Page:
It has been suggested you have made this your image, in contrast to the others, to expectations… That you’ve exaggerated it. Like Bertolucci’s idea that shyness is just a form of exhibitionism.

“No, no, I don’t think so. Not for myself, certainly. You see, I don’t have problems with other people. I’m not shy – a little bit, maybe. It’s just that I’m not the life and soul of the party, somebody who embraces everybody, and maybe I don’t talk a lot. I’m thinking about other things. Maybe it comes from the fact that I’ve been by myself a lot when I was growing up. It’s not really shyness. This thing about not coming out to take the applause after a show… It’s my choice. It’s not that I’m afraid, ha-ha, that’s ridiculous. It’s not my problem ! What does it mean if I do, anyway? I don’t understand the motive for such an obligation. Such a formality. Then when I don’t do it, everybody says I’m ‘shy and mysterious’.” (This is as close to aggression as he gets, and even then it’s only really exasperation.)

Your refusal to be photographed could look like calculation, merely being different.

“Well, my clothes are there, my designs. Because I make clothes, why should I be photographed? My photo has come out, it’s just something I would rather avoid. I don’t like them. So don’t print them! Ha-ha ! People are interested in my work, not my face. It’s stressing, yes.”

What’s the world you’re in like, the international fashion world?

He sighs.

“To be honest, I don’t know it. I don’t concern myself with it. I finish my work here, I go home, take a shower, see my friends, I read. You know, that’s it. It’s over. I’m not out and about every evening round Milan. As for the others – Armani, Versace, Ferre – I don’t know anything about them, I don’t know them. I don’t know what more I can say to you…”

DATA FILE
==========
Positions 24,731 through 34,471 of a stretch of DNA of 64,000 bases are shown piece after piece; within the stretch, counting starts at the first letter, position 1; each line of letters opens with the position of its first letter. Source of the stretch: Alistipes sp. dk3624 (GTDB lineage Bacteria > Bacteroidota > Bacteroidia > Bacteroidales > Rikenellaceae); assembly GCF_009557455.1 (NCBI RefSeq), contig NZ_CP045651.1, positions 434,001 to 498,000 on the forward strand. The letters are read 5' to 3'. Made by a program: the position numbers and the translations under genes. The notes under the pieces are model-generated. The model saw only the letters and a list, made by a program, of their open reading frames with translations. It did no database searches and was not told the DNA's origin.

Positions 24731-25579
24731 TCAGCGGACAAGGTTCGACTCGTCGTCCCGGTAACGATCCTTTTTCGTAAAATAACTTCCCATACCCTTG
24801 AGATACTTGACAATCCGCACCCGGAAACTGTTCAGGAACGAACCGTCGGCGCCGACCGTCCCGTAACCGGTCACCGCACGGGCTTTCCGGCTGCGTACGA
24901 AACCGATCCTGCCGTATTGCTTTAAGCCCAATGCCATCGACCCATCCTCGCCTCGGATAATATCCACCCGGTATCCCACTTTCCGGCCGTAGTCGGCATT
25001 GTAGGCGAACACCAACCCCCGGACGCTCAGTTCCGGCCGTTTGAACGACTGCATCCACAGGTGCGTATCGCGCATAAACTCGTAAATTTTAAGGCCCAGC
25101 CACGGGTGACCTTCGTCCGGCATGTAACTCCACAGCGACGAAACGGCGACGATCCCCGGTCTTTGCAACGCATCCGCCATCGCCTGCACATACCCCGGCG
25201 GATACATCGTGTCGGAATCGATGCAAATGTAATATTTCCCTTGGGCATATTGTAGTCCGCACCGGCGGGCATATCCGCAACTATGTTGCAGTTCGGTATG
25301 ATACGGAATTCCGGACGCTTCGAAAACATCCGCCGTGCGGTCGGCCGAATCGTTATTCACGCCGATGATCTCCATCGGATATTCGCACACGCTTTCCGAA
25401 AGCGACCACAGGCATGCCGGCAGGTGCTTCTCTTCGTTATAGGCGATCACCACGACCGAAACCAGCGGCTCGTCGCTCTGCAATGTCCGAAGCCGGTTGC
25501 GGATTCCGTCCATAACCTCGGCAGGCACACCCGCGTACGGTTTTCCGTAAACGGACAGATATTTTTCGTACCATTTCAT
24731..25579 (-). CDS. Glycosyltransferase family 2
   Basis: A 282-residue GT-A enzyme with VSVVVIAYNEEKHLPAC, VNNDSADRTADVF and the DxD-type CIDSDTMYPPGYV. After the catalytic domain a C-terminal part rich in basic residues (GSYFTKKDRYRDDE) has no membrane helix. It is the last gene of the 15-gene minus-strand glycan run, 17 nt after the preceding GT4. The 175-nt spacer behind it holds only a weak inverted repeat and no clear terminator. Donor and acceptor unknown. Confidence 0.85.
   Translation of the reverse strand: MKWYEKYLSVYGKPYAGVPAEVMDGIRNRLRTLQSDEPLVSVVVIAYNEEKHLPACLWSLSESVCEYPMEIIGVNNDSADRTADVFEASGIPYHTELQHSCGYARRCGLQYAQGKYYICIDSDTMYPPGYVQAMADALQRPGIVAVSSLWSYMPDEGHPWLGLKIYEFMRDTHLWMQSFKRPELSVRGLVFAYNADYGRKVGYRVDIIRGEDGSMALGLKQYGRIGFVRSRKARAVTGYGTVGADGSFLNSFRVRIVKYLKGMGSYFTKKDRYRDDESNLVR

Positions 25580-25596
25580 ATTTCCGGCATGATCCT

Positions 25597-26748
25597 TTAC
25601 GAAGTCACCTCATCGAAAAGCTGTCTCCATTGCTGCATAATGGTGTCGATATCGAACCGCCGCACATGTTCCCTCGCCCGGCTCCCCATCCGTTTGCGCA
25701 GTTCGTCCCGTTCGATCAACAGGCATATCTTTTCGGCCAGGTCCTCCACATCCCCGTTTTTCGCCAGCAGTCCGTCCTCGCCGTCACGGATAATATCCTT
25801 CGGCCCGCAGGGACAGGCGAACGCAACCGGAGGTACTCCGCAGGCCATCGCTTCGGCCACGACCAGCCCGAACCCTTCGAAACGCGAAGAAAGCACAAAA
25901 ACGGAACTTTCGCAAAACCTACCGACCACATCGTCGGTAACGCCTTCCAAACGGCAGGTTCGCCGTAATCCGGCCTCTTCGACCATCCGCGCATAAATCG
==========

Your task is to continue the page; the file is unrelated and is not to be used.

And the business side? (Newsweek reported Gigli’s turnover had grown from $2 million in 1984 to $16million in 1986.)

“I leave it to other people. They have to suffer that for me, ha-ha. And I’m very happy about it too, I don’t want to know anything about it. Ha-ha. It’s the same thing with this notion of rivalry. I try to do what I do well – it’s my work, my self-expression. But I was born uncompetitive. I don’t like competition, in anything. If we play cards and you win. I’m glad, because you’re my friend. This would make me as happy as if I won, maybe more ha-ha. Am I curious about them? No, I have no interest in what they are doing really.”

You’re not curious?

“Never, ha-ha-ha-ha!”

Gigli finds this suggestion very funny indeed.

Gigli’s only complaint is that with his vast success, he has less time to travel, less time to read, less time in the country. Always these three things.

“It’s becoming very stressing, the pressure. It’s like every six months is a kind of exam. It’s draining. You see. I’m not always trying to come up with something different every time. It’s an evolution. The bonuses of success are having the resources to express what I have in my mind, express my ideas with more detail, more finesse. I have more possibilities now – for colour, texture, material.”

What’s the best part of your work?

“It’s the moment when I think of a design, an idea… It just comes at any moment, it’s the best way because it’s always possible. It’s the most stimulating way.”

Asked if he ever feels he is losing his innocence, he says: “No, because there is always something of a dream which I visualise. My favourite ever piece? It was this one, in this Summer Catalogue ’86.” 

He shows me a photo of a classic Gigli dress – a soft, tumbling silhouette.

“I made it for my love. It was like a dream for me, you know? It was for a party, for her. Then I put it in my collection for the next year. To see it on her was a dream.”

What do you think we learn about your personality from your clothes?

“Well, they reflect everything, everything. They are my mirror. All my emotions are there, my style, my way of thinking, of seeing and doing things. I have a very instinctive way of thinking and working.”